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The No. 31 Cup Series team was originally docked 100 driver/owner points, as well as ten playoff points. Additionally, they were fined $100,000 and the crew chief was to serve a four-race suspension.
Kaulig Racing fought the penalties, but they were mostly upheld by a three-person appeals panel on Wednesday. They only reduced the point penalty from 100pts to 75pts.
NASCAR penalized Kaulig due to the unapproved modification of single-source supplied parts, specifically the hood louvers. All four Hendrick Motorsports (HMS) teams were penalized at the same time for the same violation. However, they had all points penalties rescinded by a separate appeals panel just one week ago.
Justin Haley, Kaulig Racing, LeafFilter Gutter Protection Chevrolet Camaro
Photo by: Matthew T. Thacker / NKP / Motorsport Images
Kaulig Racing team president Chris Rice made an appearance on FS1’s NASCAR Race Hub to discuss the decision, calling it “disheartening.”
He continued: “You know what goes on in your garage and you know what happens and single-source suppliers and knowing the rules and different things is really tough nowadays … I sit here and I stand behind my guys. I stand behind everybody at Kaulig Racing. We upheld the rules and we did what we know is legal, so it’s been a tough hour or two. I’m not gonna lie to you, but we’ll get through this. We’re a very strong race team. We’re only two years into the Cup Series. That’s what is big about our race team. We don’t give up. We’re not gonna give up on this. So it’s just kind of disheartening.”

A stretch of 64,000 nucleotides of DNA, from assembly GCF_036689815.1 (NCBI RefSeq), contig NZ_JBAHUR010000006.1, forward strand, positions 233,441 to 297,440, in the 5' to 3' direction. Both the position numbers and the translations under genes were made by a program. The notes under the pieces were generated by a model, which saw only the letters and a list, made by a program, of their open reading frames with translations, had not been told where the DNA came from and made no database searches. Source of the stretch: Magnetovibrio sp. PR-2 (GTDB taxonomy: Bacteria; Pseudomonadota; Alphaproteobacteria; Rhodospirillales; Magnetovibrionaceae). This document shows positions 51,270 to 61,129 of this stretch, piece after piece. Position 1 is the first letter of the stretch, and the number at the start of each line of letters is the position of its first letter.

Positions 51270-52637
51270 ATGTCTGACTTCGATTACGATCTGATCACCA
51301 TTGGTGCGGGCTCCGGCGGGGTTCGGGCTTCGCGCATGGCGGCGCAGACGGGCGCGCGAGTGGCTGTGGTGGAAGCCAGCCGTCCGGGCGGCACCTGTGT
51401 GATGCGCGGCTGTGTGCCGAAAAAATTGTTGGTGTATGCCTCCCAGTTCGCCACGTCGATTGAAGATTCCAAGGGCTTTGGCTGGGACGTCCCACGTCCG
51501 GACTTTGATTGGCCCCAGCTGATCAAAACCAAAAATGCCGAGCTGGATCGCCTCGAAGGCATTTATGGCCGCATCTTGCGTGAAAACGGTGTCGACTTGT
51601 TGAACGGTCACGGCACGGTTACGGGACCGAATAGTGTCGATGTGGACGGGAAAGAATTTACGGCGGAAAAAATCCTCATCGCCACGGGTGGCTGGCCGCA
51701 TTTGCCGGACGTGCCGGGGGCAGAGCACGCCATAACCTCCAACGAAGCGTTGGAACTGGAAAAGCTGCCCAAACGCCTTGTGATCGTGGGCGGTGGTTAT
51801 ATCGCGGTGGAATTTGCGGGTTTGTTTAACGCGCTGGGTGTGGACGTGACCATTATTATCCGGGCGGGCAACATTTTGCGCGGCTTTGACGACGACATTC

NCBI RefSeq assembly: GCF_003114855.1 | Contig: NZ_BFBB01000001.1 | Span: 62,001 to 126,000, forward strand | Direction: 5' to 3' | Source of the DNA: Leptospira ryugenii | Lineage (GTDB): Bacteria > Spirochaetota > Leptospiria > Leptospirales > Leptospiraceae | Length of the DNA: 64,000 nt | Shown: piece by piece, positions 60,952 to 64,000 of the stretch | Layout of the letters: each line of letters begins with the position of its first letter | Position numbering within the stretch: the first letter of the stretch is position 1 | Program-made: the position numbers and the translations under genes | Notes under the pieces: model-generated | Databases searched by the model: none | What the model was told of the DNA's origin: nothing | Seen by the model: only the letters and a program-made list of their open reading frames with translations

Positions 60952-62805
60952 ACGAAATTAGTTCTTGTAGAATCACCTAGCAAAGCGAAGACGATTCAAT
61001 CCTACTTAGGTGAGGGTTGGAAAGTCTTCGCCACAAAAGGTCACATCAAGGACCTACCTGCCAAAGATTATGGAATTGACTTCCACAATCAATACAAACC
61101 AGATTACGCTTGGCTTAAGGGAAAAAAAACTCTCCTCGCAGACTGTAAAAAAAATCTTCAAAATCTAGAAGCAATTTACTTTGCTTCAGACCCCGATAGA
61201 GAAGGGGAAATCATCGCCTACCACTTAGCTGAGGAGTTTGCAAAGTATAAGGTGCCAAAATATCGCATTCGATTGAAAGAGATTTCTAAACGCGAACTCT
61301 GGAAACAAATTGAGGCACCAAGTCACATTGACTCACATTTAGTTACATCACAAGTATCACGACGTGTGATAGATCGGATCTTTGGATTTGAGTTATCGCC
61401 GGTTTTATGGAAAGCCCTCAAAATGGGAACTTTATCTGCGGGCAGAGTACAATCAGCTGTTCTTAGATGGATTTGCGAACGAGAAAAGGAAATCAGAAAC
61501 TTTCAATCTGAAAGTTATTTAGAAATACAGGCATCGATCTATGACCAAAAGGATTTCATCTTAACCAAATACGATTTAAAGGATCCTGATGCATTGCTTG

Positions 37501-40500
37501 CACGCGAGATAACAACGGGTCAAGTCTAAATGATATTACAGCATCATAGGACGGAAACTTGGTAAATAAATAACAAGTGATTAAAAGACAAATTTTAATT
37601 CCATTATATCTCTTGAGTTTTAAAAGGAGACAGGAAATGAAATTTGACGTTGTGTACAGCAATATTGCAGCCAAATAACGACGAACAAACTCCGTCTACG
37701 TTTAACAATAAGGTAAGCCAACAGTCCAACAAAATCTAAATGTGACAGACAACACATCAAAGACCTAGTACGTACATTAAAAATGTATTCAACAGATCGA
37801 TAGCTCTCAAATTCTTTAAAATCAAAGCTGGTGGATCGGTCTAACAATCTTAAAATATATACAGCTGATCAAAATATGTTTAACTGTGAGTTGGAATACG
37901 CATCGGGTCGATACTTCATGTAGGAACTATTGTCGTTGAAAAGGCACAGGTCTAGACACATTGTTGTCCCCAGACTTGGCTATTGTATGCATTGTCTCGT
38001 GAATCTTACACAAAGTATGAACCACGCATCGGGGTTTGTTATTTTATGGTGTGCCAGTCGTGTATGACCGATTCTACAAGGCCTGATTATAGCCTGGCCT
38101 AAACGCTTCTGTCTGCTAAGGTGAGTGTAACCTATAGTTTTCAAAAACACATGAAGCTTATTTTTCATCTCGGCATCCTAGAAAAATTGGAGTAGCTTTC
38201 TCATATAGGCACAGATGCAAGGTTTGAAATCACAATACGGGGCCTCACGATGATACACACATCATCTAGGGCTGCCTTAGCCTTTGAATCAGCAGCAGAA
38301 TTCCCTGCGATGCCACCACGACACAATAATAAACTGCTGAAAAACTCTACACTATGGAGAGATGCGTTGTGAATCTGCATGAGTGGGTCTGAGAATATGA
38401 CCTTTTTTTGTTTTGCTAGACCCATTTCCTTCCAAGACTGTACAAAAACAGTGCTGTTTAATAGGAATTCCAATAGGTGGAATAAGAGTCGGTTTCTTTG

He told the show hosts that he had been in contact with HMS throughout this process, specifically Vice Chairman Jeff Gordon and Vice President of Competition Chad Knaus.
An impact beyond points
He also went into detail about how these penalties have affected the young race team and how it goes well beyond the points, which alone has dropped the No. 31 to very nearly the bottom of the championship standings.
He explained: “Everybody talks about the points and all that, but it’s all three things, right? We want to make sure that nobody fools with parts. I get it. I understand that as a president, as somebody running a race team. But I was also a crew chief back in the day. Losing Trent Owens (No. 31 crew chief) for four weeks is pretty tough to us. We’re not that deep. We have three Xfinity cars that I think at any point in time, we could use those guys but we have jobs to do also. We’re not as deep other teams that have been in business for 20 years or 10 years. We doubled our staff this year, so we are deeper than what we were last year.
“But losing Trent Owens is devastating to Justin Haley. They just started clicking last year. We’ve had a rough start to the year, but they’ll start clicking again. Four races missing that guy is gonna be pretty tough, but 100 points to a race team like us where we sit and race somewhere 15th to 20th … we have some good runs every now and then, but it’s pretty devastating also. I think (losing) our crew chief is pretty big, our points are pretty big and you know, the $100,000 fine to a budget. It’s also something that’s pretty tough.”
Rice went on to say that he understands why the penalties are as severe as they are, but again asserted that Kaulig did nothing wrong. He has received nearly 50 text messages from team presidents, crew chiefs and others inside the sport. Some said they found Wednesday’s outcome to be ‘unbelievable.’
He declined to comment on whether the difference in severity for Hendrick versus Kaulig is fair, saying that it’s not his place to decide that.
However, the team is not yet out of options. They may appeal further, and present their case to Final Appeals Officer, Bill Mullis.
Rice would not explicitly say whether they would take that route, but seemed to imply that they would.
“I will make an announcement in the morning at nine o’clock (9 a.m. EST.), but I think you can tell from my feelings and where I’m sitting at, that we’ll probably continue on down the path of trying to fight this.”